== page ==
The media is pitching Sheryl Sandberg’s vs. Annie-Marie Slaughter. One women describing in detail how “you can have it all” and another lamenting “women still can’t have it all”. While the issue is not – and should not be – between two women (both are entitled to their views), the both published their views and therefore, it is all fair game. The question is, who is right?
Ms. Sandberg is right. Very right.
Not because she is wealthy, living in a 9,000 square foot house with an entourage of help. Not because she is wildly successful – she EARNED that. But because she is encourage women not to give up. She is encouraging women to define their own careers. To redefine what career means and what success means.
This definition is personal. It is different for everyone. The issue – despite the apparent complexities – is actually quite simple.
- Women need to define what career means to them. And this definition can – and will – change throughout the course of their lives
- Women need to define success. It is different for everyone
- Women and their partners/families need to work together
- We need to take responsibility for our own choices.
1. Define your own career. And redefine it.
In Sandberg’s book Lean In – being released on March 11, she urges women to accept the fact that they are judged more harshly and paid less than men. Her mantra includes resisting slowing down in mere anticipation of having children and sharing housework equally with partners/spouses. She encourages women to create both short- and long-term career plans and join a “Lean In Circle,” a support group of like-minded women.
2. Define what success means to you. And only you.
The main reason Sheryl’s viewpoint strikes a chord? She does not blame society. She encourages women to step up, take control, recognize how they are perceived and CHANGE the way society views female careerists. Most important, she encourages women to CHANGE the way they view themselves.
As described in a NY Time article: In her view, women are also sabotaging themselves. “We hold ourselves back in ways both big and small, by lacking self-confidence, by not raising our hands, and by pulling back when we should be leaning in,” she writes, and the result is that “men still run the world.”
3. Families need to work together. Husbands and Wives. Partners. Equals.
The counterpoint – is that the government and companies need to provide better benefits and more comprehensive child care. 6 weeks paid leave for having a baby is not enough. Fair point. 6 weeks is not enough. But whose choice is it to have the child? The company is not handing out brochures encouraging families to procreate. If couples want children, they need to be responsible for them too. We can choose companies that are more family-friendly, allow flexible work arrangements or tack on our vacation time to the end of maternity leave to stay home longer. We don’t HAVE to work for Yahoo! if their culture isn’t family-friendly or if we all can’t have a nursery in our office.
If our child falls off the deep end, does drugs, flunks school, etc., is it the governments fault or poor parenting? At what point do we take responsibility for our own choices and the impact of our choices?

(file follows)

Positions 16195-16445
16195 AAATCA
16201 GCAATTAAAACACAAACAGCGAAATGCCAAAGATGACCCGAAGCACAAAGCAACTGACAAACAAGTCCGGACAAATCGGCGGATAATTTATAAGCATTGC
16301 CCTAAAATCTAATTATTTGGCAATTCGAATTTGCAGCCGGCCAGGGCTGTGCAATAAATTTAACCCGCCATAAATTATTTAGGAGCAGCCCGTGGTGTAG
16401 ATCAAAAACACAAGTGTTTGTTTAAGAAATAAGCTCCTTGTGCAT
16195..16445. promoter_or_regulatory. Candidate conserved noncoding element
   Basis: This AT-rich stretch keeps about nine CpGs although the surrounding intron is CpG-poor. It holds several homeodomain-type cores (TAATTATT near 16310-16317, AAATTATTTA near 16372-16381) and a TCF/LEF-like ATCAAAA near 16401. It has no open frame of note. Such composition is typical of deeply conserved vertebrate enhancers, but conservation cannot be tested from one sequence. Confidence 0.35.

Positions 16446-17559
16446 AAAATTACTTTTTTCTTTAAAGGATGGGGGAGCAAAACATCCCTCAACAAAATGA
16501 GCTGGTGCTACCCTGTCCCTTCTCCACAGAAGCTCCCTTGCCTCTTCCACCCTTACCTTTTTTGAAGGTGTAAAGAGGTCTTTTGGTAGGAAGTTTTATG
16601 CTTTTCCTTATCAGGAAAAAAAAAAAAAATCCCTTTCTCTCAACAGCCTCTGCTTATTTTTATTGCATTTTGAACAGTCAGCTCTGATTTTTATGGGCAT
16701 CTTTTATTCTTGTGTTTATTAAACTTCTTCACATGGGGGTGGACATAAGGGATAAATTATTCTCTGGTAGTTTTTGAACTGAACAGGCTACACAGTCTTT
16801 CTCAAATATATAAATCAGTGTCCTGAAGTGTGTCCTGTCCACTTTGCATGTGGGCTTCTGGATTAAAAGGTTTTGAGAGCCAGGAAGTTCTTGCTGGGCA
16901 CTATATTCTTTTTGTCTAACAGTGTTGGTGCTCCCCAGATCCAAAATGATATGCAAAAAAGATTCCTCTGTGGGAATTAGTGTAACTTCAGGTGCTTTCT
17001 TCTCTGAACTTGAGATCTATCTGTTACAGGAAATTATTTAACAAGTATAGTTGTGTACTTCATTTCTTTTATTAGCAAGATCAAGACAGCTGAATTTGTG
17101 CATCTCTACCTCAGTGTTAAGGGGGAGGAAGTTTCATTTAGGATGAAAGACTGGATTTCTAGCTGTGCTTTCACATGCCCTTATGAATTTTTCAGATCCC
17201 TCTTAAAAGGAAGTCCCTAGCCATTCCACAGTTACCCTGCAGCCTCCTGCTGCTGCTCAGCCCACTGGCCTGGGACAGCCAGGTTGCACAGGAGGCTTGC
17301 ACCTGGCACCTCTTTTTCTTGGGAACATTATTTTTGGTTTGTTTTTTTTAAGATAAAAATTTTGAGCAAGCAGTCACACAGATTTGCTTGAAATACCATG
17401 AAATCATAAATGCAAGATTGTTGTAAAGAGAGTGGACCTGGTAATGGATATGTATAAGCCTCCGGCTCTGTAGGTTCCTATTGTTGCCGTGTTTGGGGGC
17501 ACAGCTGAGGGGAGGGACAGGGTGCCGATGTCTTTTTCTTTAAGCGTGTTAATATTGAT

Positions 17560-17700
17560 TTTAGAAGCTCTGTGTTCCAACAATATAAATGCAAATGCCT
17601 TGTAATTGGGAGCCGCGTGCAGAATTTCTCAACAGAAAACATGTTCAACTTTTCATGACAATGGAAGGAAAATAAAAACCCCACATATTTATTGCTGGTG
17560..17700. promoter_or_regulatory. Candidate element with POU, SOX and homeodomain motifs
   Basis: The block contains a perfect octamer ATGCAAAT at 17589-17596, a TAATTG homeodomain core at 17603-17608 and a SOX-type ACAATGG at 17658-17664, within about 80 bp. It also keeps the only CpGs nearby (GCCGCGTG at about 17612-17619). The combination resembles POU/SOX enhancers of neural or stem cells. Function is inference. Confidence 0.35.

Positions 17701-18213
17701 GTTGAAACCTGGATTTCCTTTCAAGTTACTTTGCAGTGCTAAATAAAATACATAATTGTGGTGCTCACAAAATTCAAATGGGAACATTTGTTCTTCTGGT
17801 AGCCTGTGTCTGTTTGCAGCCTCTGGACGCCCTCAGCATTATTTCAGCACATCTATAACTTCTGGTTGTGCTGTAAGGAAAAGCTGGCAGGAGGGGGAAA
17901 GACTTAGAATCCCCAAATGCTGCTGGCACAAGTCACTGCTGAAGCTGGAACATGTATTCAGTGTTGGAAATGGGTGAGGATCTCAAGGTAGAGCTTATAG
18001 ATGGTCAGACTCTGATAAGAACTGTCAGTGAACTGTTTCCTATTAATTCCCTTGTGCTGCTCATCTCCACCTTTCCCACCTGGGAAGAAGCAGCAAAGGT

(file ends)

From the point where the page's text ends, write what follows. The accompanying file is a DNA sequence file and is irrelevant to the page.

4. We need to take responsibility for our own choices
Ms. Slaughter – Ms. Sandberg’s vocal opponent – believes society is holding women to unattainable personal and professional standards. Did she consider that she is holding herself to unattainable standards? Did she consider she (and her husband) should have redefined her career and her goals years ago rather than blame society? Her children struggled. Whose fault is that? The government’s? She regrets her professional choices and now that has become a substitute for why women can’t have it all.
Having it all does not exist. Ms. Slaughter feels slighted in life, professionally and maybe personally. I am sorry for her. But perhaps that is because she needs to reframe how she looks at her life.
She accomplished more than most. She served in the White House. Teaches at one of the most prestigious universities in the world. Lives in a very wealthy area. If something was amiss, rather than looking externally, perhaps looking internally would have served her better? No one was holding a gun to her head. She and her husband could have made different choices at any time.
There is no such thing as having it all. That is not the point. What does having it all even mean? As individuals or as families, we need to determine what “all we can have”. And be HAPPY with that.
The Goal: Rise to the Top
After 14 years as an executive compensation consultant I learned one very important lesson – women are perceived differently than men because we allow ourselves to be perceived differently. And how we are perceived impacts our compensation levels. Women are THANKFUL for their pay. Men question why they can’t have more. Men are NOT TRYING to pay women less. Companies are delivering what they believe is fair. But what women are willing to accept as fair and what men are willing to accept as fair is remarkably different. Men are willing to deliver to get more – they realize they have to earn it. But then they want to be paid for their efforts. Women should too.
Women – we women – need to change the way things are done. We are our own worst enemies. Quick to judge each other. Quick to step over each other. And quick to blame each other.
If more women rise to the top – why can’t they change these company policies? Allow for more time at home to give birth and recover? If we don’t like the policies, we should put ourselves in a position to change them.